The investment tax credit, otherwise known as the solar tax credit will allow you to deduct 26% of the cost of installing a solar system from your federal taxes. This is about a $4,000 – $8,000 average savings for homeowners who go solar in 2020.
The solar tax credit will remain at 26% for solar systems completed and placed in service before December 31, 2020. The tax credit will be reduced to 22% in 2021. After 2021 there will be no solar tax credit for residential customers. However, a 10% credit for commercial entities will remain.
We recommend that those seriously considering solar begin their solar journey early this year.
The History of the Solar Tax Credit
The solar tax credit has been the biggest stimulus for residential and commercial solar that the industry has seen. According to the Solar Energy Industries Association, the residential and commercial solar tax credit has helped the U.S. solar industry grow by more than 10,000% percent since it was implemented in 2006, with an average annual growth of 50% over the last decade alone.
The solar tax credit was originally intended to expire in 2007. Fortunately, it has seen extensions every year leading up to 2022.
Here is the current timetable:
- 26% for systems placed in service after 12/31/2019 and before 01/01/2021
- 22% for systems placed in service after 12/31/2020 and before 01/01/2022
How to Take the Solar Tax Credit
You claim the tax credit when you file your federal tax return.
The tax credit is a dollar-for-dollar reduction in the amount of income tax that you would otherwise owe. If you don’t have a tax liability great enough to claim your entire credit in one year, you can roll the remaining credits over into future years so long as the tax credit is still in effect.
There is no cap on the value of the credit, and it is available to both residential and commercial customers.
It’s important to understand that the solar tax credit is not a rebate. In the case of rebates, taxpayers receive payment even if no tax is owed. Anyone who doesn’t owe federal income taxes will not be able to benefit from the solar tax credit.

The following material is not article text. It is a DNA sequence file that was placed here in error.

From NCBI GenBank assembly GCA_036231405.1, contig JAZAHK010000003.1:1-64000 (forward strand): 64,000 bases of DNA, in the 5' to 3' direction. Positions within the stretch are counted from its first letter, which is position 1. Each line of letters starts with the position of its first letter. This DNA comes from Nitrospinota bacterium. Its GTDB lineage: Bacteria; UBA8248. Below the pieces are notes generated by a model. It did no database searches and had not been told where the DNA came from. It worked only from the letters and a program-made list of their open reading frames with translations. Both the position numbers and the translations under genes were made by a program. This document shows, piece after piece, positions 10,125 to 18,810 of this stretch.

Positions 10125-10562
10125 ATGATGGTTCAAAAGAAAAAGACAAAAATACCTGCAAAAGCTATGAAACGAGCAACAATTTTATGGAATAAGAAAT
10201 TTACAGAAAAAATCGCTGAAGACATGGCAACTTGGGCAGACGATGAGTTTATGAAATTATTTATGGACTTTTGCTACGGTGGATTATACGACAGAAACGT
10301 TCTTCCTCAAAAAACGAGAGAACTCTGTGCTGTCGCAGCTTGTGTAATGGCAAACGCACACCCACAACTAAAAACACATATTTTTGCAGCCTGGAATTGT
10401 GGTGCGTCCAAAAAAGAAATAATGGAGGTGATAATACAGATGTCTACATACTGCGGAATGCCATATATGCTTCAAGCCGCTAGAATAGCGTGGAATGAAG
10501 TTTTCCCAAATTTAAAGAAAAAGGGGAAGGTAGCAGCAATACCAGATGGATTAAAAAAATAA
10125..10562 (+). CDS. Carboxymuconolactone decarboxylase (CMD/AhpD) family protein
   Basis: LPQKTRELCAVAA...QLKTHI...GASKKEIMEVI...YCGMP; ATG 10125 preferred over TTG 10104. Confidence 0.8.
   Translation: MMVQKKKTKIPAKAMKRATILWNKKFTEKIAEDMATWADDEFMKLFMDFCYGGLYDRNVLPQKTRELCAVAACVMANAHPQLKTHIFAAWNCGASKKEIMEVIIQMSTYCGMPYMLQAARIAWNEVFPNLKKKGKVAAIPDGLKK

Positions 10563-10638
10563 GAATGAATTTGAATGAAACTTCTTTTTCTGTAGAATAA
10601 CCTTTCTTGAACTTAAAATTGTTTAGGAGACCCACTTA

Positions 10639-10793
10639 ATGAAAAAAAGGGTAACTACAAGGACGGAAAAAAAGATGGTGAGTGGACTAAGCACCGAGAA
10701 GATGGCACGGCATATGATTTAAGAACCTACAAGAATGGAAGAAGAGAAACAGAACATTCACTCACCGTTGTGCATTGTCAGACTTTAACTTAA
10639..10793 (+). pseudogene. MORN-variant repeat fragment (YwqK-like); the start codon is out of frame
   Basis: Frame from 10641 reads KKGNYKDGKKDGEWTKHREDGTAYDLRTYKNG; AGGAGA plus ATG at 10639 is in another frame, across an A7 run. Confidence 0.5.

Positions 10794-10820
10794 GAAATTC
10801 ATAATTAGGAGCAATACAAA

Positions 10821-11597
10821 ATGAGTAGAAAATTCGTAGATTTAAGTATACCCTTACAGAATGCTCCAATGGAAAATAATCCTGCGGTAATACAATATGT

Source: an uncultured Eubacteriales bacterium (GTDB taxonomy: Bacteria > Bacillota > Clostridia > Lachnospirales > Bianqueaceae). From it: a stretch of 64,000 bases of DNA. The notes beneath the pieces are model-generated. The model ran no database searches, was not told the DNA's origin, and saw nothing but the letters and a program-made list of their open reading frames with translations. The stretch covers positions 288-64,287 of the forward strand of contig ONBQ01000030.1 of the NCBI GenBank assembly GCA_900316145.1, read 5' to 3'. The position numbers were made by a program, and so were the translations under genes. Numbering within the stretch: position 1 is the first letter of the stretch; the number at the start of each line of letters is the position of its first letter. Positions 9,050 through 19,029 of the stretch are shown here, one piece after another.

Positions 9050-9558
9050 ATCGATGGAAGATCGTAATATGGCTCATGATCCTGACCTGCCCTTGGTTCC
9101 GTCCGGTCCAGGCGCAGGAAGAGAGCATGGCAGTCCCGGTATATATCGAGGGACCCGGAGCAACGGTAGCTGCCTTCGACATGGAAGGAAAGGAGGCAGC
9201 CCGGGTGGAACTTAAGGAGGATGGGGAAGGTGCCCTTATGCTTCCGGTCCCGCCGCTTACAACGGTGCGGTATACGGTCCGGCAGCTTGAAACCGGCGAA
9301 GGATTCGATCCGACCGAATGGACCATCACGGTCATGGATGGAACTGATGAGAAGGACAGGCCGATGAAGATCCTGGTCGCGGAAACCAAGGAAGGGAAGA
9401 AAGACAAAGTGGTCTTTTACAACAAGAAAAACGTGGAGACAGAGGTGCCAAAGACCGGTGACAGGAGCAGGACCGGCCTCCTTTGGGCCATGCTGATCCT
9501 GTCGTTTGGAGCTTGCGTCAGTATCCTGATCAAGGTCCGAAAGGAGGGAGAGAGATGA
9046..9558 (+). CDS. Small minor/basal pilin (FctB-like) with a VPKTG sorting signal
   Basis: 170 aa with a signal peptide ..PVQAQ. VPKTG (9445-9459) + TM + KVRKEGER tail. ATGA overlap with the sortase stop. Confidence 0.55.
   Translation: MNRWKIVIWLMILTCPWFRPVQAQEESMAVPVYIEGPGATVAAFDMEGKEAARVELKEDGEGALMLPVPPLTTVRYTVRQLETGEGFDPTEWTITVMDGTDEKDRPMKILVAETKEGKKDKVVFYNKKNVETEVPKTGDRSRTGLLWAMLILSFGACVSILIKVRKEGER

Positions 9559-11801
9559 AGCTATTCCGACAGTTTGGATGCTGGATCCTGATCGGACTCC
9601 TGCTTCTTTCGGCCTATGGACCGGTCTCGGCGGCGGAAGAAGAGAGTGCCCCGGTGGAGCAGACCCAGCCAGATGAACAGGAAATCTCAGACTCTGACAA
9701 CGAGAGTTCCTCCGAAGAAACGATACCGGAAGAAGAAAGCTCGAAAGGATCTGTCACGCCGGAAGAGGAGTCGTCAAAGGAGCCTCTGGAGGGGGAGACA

We advise you to seek professional tax advice before determining if you can claim the tax benefit.
Here are some useful documents:
- A homeowner can claim the 26% credit on IRS 5695, Residential Energy Credits (PDF)
- Solar Energy Industries association has a great FAQ about the solar federal tax incentive (PDF)
Ohio Tax Incentives
Ohio Tax Incentives remain the same. There are no new programs in Ohio to help support the growth of solar.
In 2019 Ohio saw a slew of anti-renewable legislation. The passing of House Bill 6 legislation granted subsidies to two failing nuclear power plants and reduced Ohio’s Renewable Portfolio Standards. Hybrids and electric vehicle owners saw an increase in annual registration fees for their environmentally friendly cars ($100-$200 registration fees). At a national level, the solar tax credit, which had seen regular annual renewals, did not see renewal in 2019.
Incentives boost the market for solar and make renewable energy more accessible to all people in Ohio. But, Ohioans have been without any robust solar incentives for many years now, and the industry has still seen large, natural growth. We see that even in these market conditions consumer demand, return on investment and consumer confidence in solar has created growth in the market.
The solar tax credit combined with the dropping prices has created a strong market in Ohio. Solar makes financial sense for homeowners.
Existing Ohio and non-government programs and assistance for solar include:
- ECOlink – This public/ private partnership ECOLink provides up to a 3% interest rate reduction for up to seven years on bank loans when you complete energy efficient upgrades to your home (like installing solar!)
- $0 Down Loans – Third Sun Solar partners with a national credit union to offer zero money down, low interest loan options. The loans are easy to understand and streamlined through our process